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Why I Love Olives

 

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There are a handful of ingredients that not only strengthen the flavor of a dish, but also stand strong as an appetizer-like snack on their own.   My favorite one is small, it’s oily, it’s a fruit, and it’s harvested for its meat and oil.  It is the quintessential olive.

There are dozens of olive varieties encompassing both size and flavor.  Similar to the different nuances in grapes and the wines that grapes become, olives grown in different regions will pick up the fine distinctions of those areas.  The leading growers of olives are the Mediterranean countries ~ Spain, Greece, Italy and Israel where there are groves with some fruit bearing trees dating back thousands of years.  The United States can also claim rights to this delicacy with much younger groves in the Southwestern states.

Not only is the olive’s unique taste affected by its birthplace, but the final flavor of the fruit also depends on how ripe it is when picked, as well as the processing it goes through.  Interestingly, all freshly picked olives are bitter.

Although we are most familiar with the multitude of black olives, there are many that are offered in shades of green.  The green olives are under-ripe when picked.  As they ripen, olives change from green to straw-colored to red.  They are black at full ripeness.  Spanish olives are picked young and fermented in brine for six to twelve months.  When bottled, they’re packed in a light brine and sold in a variety of forms including pitted, whole, or stuffed with an array of delicacies such as pimientos, almonds, onions, carrots, blue cheese and cloves of garlic.  Olives picked in a riper state contain more oil and are a deeper green color.  The common black olive, or Mission olive, is a ripe green olive that obtains its characteristic color and flavor through processing.  Greek Kalamata and the French Niçoise olives are two of the more popular imported ripe olives.  Dry-cured olives have been packed in salt.  The salt removes most of the moisture and creates dry, wrinkled fruit.  These are sometimes rubbed with olive oil and packed with herbs.  Both domestic and imported olives are available bottled, canned and in bulk year-round.

Next time you’ve got a few extra minutes at the grocery store, I recommend a culinary field trip straight to the olive bar.  This is a great alternative to buying olives in a can ~ devoid of flavorful brine and packed with too much processing.  My refrigerator is never big enough when I bring home all those plastic containers filled with a colossal amount of olives.

Olives are not just for nibbling one at a time.  With the ready availability of pitted olives, they are nearly indispensable as an ingredient.  Mediterranean dishes often call for the addition of olives as a flavor enhancer as well as a visual accompaniment. The variety of olives to choose from can be overwhelming when a dish cries out for them.  One way to help me through this daunting chore is to pair up the type of olive with a dish from its indigenous background.  For instance, when I prepare a French dish such as Sea Bass Niçoise, it’s an easy call to use the olive with the same name.  An authentic Greek dish of orzo, tomato and feta would easily call for a Kalamata olive.  An Israeli Meze display would be incomplete without a selection of locally harvested and cured olives.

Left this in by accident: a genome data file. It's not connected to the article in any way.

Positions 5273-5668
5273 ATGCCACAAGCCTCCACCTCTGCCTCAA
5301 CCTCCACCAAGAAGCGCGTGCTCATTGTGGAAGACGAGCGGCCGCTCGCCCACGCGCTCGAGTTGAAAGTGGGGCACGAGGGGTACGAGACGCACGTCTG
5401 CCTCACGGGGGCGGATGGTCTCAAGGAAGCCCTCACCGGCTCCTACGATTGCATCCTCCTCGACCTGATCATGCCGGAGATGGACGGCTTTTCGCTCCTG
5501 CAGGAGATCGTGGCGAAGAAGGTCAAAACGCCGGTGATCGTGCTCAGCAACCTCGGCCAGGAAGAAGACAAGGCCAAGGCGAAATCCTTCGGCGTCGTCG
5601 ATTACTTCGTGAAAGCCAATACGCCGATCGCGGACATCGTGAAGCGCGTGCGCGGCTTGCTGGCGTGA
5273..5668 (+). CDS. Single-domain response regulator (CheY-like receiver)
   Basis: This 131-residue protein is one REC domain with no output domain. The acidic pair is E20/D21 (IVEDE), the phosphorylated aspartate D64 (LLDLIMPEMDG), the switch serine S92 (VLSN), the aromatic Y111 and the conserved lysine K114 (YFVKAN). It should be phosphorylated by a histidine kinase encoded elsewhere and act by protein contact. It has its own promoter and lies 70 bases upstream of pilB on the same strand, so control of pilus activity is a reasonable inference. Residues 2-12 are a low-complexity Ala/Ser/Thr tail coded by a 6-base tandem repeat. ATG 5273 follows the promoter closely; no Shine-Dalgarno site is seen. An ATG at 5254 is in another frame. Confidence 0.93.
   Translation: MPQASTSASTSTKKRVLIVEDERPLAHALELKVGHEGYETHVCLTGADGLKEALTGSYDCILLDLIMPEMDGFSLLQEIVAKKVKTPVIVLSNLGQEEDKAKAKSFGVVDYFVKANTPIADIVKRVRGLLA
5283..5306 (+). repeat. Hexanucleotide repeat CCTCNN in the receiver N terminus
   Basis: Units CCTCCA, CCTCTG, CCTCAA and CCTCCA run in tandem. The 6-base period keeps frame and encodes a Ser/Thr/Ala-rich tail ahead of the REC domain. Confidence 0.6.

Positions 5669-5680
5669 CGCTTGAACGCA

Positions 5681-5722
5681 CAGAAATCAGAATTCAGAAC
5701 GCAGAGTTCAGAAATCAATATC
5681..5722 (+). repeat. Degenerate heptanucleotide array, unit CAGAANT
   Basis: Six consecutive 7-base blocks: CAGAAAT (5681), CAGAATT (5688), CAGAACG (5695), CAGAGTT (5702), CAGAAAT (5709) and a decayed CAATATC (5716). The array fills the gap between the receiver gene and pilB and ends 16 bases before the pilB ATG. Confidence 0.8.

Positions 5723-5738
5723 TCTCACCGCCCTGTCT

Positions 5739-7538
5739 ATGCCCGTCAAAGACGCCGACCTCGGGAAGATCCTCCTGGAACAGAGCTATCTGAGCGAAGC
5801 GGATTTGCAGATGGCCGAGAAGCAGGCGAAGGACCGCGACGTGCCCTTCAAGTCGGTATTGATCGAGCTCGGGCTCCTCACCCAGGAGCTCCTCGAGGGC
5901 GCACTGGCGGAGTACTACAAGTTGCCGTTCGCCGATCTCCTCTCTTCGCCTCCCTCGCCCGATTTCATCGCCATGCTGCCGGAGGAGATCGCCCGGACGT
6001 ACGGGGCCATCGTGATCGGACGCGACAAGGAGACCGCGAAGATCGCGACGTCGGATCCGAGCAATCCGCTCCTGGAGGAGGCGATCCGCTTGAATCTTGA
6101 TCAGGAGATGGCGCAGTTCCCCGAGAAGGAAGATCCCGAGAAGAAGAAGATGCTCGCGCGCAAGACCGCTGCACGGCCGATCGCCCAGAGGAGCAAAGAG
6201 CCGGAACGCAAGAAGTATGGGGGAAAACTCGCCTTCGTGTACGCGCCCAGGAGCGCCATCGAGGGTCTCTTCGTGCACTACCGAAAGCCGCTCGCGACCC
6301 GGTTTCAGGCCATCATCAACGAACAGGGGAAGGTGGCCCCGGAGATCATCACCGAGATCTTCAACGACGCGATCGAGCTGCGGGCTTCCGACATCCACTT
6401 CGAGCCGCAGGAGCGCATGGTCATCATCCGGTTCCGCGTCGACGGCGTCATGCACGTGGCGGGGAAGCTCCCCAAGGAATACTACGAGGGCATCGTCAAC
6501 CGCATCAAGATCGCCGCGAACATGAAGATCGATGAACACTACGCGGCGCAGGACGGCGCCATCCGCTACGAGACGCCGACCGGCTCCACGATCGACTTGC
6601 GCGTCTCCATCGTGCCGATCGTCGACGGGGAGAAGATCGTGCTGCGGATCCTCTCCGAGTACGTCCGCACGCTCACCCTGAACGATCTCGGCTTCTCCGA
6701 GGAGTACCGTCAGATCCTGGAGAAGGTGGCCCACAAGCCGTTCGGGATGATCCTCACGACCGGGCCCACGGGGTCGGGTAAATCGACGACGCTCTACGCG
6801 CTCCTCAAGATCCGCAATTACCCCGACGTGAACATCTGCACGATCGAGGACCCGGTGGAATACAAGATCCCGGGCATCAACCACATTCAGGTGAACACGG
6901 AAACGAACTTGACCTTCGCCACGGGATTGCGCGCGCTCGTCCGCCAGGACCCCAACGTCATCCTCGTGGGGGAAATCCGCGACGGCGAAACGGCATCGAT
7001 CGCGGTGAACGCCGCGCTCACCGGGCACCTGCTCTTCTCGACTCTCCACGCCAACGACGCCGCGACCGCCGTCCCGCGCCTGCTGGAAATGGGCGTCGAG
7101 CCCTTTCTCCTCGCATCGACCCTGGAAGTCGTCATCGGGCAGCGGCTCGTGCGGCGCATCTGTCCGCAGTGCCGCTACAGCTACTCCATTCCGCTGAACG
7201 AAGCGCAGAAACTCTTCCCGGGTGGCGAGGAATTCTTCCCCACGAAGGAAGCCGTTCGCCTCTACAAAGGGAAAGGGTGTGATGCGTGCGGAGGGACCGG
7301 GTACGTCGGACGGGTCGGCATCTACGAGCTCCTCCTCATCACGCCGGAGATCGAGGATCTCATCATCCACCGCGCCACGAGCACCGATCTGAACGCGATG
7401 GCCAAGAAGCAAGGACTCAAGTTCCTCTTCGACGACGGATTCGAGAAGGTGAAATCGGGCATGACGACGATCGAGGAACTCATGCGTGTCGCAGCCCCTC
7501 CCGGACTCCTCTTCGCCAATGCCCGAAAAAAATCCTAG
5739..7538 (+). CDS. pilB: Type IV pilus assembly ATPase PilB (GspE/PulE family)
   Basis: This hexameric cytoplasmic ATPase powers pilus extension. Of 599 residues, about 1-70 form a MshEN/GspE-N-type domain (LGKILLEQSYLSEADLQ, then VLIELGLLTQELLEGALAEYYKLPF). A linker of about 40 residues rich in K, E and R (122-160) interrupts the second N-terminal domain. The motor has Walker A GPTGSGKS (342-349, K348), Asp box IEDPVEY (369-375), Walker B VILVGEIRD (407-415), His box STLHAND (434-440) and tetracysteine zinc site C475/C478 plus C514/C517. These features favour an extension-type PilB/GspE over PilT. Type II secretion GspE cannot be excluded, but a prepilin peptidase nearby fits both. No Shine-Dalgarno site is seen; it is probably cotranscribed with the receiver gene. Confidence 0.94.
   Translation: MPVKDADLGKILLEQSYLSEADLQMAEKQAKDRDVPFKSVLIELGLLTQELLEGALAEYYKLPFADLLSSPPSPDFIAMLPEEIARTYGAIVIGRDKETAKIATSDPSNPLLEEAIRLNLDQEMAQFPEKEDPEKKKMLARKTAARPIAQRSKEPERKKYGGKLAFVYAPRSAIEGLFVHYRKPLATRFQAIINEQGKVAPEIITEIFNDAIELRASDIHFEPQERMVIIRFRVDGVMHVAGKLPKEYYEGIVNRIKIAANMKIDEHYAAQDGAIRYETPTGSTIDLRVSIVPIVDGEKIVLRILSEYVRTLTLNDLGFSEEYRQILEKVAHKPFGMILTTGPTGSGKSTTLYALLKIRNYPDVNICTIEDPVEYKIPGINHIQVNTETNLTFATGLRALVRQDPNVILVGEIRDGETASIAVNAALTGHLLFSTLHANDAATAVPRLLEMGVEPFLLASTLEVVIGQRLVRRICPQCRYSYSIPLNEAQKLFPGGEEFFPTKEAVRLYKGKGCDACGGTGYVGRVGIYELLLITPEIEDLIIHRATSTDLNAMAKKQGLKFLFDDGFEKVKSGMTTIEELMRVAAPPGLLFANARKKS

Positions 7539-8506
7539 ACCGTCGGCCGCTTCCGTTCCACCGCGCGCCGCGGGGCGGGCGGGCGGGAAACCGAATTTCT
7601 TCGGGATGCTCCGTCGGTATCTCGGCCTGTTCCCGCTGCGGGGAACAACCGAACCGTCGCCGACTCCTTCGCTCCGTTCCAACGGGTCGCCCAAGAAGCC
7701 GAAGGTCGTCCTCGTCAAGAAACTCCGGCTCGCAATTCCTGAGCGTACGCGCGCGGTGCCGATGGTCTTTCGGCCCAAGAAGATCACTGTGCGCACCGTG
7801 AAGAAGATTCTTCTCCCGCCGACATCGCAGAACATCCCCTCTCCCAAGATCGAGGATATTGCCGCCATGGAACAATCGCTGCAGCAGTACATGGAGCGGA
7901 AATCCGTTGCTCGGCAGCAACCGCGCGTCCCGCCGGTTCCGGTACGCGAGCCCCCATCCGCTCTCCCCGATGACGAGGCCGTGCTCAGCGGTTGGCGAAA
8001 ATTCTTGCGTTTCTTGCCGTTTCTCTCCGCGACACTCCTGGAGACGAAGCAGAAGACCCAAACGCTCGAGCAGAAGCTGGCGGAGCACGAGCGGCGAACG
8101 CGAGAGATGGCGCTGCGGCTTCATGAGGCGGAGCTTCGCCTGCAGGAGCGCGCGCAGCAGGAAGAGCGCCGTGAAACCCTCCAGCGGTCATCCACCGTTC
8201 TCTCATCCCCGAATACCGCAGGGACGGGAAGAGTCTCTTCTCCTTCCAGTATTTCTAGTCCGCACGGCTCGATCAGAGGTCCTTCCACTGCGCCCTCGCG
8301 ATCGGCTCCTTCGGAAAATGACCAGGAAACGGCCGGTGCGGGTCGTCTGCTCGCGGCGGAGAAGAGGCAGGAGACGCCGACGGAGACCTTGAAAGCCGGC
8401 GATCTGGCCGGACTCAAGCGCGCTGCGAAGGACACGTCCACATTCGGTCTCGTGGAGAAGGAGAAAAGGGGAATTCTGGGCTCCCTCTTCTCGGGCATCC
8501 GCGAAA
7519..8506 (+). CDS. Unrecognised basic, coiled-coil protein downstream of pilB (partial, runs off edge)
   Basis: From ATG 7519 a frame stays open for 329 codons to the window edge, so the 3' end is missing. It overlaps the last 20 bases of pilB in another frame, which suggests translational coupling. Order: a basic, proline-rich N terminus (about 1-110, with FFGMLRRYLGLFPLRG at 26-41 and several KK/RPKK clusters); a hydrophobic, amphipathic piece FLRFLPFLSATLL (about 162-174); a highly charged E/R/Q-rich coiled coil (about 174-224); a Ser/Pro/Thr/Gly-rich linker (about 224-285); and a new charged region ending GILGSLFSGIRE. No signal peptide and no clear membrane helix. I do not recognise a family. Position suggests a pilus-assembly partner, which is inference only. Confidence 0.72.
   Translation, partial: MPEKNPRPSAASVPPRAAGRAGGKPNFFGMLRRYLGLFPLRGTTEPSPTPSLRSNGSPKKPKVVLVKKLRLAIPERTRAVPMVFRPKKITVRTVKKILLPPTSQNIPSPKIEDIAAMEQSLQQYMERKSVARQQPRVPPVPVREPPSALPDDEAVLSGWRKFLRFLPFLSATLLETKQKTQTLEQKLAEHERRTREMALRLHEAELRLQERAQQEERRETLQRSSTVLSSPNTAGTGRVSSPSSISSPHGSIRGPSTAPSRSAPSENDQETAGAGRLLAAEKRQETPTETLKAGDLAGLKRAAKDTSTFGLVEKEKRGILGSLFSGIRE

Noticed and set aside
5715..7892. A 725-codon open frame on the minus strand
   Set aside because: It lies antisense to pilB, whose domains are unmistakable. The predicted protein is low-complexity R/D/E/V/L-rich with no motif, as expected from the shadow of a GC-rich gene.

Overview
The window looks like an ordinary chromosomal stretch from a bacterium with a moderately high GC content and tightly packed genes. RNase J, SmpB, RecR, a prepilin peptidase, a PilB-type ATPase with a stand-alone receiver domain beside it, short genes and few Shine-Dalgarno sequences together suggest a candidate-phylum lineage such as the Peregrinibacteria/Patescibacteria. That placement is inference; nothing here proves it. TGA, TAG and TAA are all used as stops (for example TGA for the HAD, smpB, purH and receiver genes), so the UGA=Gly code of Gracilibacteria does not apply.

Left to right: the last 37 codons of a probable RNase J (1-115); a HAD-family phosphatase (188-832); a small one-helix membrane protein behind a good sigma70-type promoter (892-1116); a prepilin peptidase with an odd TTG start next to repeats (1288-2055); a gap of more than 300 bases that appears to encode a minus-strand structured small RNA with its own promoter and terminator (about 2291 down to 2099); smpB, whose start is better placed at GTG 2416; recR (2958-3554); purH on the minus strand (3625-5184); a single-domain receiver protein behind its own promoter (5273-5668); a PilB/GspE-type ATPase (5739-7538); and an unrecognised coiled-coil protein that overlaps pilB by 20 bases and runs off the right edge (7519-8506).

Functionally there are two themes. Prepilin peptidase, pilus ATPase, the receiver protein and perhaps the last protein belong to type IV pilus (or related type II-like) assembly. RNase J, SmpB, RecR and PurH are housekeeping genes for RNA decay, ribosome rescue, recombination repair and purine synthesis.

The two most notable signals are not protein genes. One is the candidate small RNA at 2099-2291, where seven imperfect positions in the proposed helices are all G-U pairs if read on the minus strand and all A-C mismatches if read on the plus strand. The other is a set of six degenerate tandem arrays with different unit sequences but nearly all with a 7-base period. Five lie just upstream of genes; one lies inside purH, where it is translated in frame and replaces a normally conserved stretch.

And speaking of the Mediterranean, the Spanish Tapenade delicacy of finely ground black olives, sun dried tomatoes, capers and extra virgin olive oil is a terrific foundation ingredient ~ great on its own, but even better when utilized within other dishes.  A tray of crackers or small toast points placed to the side will coach any newcomer to this basic chopped olive spread.  The Tapenade does double duty when spread over salmon fillet and baked to a glistening crust in Salmon Olivida  ~ one of our award winning recipes from years ago.  Or, turn your Friday night chicken on its thigh by inserting your hand under the skin and spreading the Tapenade between the flesh and skin.  The skin will be succulent and flavorful; the meat will be tender and juicy.

By themselves, an assortment of olives in the middle of your table is always welcome.  This delicacy is even healthy for you, filled with the good kind of poly- and mono-unsaturated fats.  Olives are naturally salty, and even more so after being flavored in a brine.  So keep in mind, not too much salt necessary when olives are incorporated into your cooking.  Stick a Post-It onto pages 189 and 208 in my  cookbook, Jeff Nathan’s Family Suppers.  There are several wonderful recipes utilizing olives including Black Olive Pesto and Sun Dried Tomato and Olive Butter.

While you’re adding the finishing touches to this olive recipe, knock back a martini with an olive, not a twist!

Get the Recipe for Chicken Savoy with Olives

 

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About Alison and Jeff Nathan

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Chef Jeff Nathan is the executive chef of The Abigael’s Group, which includes Abigael’s on Broadway and the Green Tea Lounge. He is also the author of two popular cookbooks, Adventures in Jewish Cooking and Jeff Nathan’s Family Suppers. At his restaurants, and on his acclaimed public television series, New Jewish Cuisine, Chef Nathan emphasizes the flavors of modern America while strictly observing the laws of kashrut. Along with his wife Alison, Chef Nathan is setting a new standard for kosher cooking with his innovative dishes and creative presentations. Find out more at Abigaels.com

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